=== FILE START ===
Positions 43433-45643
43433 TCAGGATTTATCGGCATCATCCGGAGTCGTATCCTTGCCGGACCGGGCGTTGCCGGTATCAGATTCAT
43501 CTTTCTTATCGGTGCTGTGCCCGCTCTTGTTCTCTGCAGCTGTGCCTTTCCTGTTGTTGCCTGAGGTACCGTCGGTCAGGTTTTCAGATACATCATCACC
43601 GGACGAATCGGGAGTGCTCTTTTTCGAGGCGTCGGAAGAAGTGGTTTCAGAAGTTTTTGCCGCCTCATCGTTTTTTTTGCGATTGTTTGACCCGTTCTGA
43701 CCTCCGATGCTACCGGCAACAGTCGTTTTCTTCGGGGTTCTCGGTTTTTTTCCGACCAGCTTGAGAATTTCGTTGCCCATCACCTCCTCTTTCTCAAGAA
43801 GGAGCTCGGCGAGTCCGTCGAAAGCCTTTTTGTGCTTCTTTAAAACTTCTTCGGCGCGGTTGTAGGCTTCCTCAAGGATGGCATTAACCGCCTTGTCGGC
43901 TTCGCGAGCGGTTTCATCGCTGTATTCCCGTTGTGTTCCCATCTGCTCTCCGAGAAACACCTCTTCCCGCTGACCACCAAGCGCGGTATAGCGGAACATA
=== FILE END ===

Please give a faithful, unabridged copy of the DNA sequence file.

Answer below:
Positions 43433-45643
43433 TCAGGATTTATCGGCATCATCCGGAGTCGTATCCTTGCCGGACCGGGCGTTGCCGGTATCAGATTCAT
43501 CTTTCTTATCGGTGCTGTGCCCGCTCTTGTTCTCTGCAGCTGTGCCTTTCCTGTTGTTGCCTGAGGTACCGTCGGTCAGGTTTTCAGATACATCATCACC
43601 GGACGAATCGGGAGTGCTCTTTTTCGAGGCGTCGGAAGAAGTGGTTTCAGAAGTTTTTGCCGCCTCATCGTTTTTTTTGCGATTGTTTGACCCGTTCTGA
43701 CCTCCGATGCTACCGGCAACAGTCGTTTTCTTCGGGGTTCTCGGTTTTTTTCCGACCAGCTTGAGAATTTCGTTGCCCATCACCTCCTCTTTCTCAAGAA
43801 GGAGCTCGGCGAGTCCGTCGAAAGCCTTTTTGTGCTTCTTTAAAACTTCTTCGGCGCGGTTGTAGGCTTCCTCAAGGATGGCATTAACCGCCTTGTCGGC
43901 TTCGCGAGCGGTTTCATCGCTGTATTCCCGTTGTGTTCCCATCTGCTCTCCGAGAAACACCTCTTCCCGCTGACCACCAAGCGCGGTATAGCGGAACATA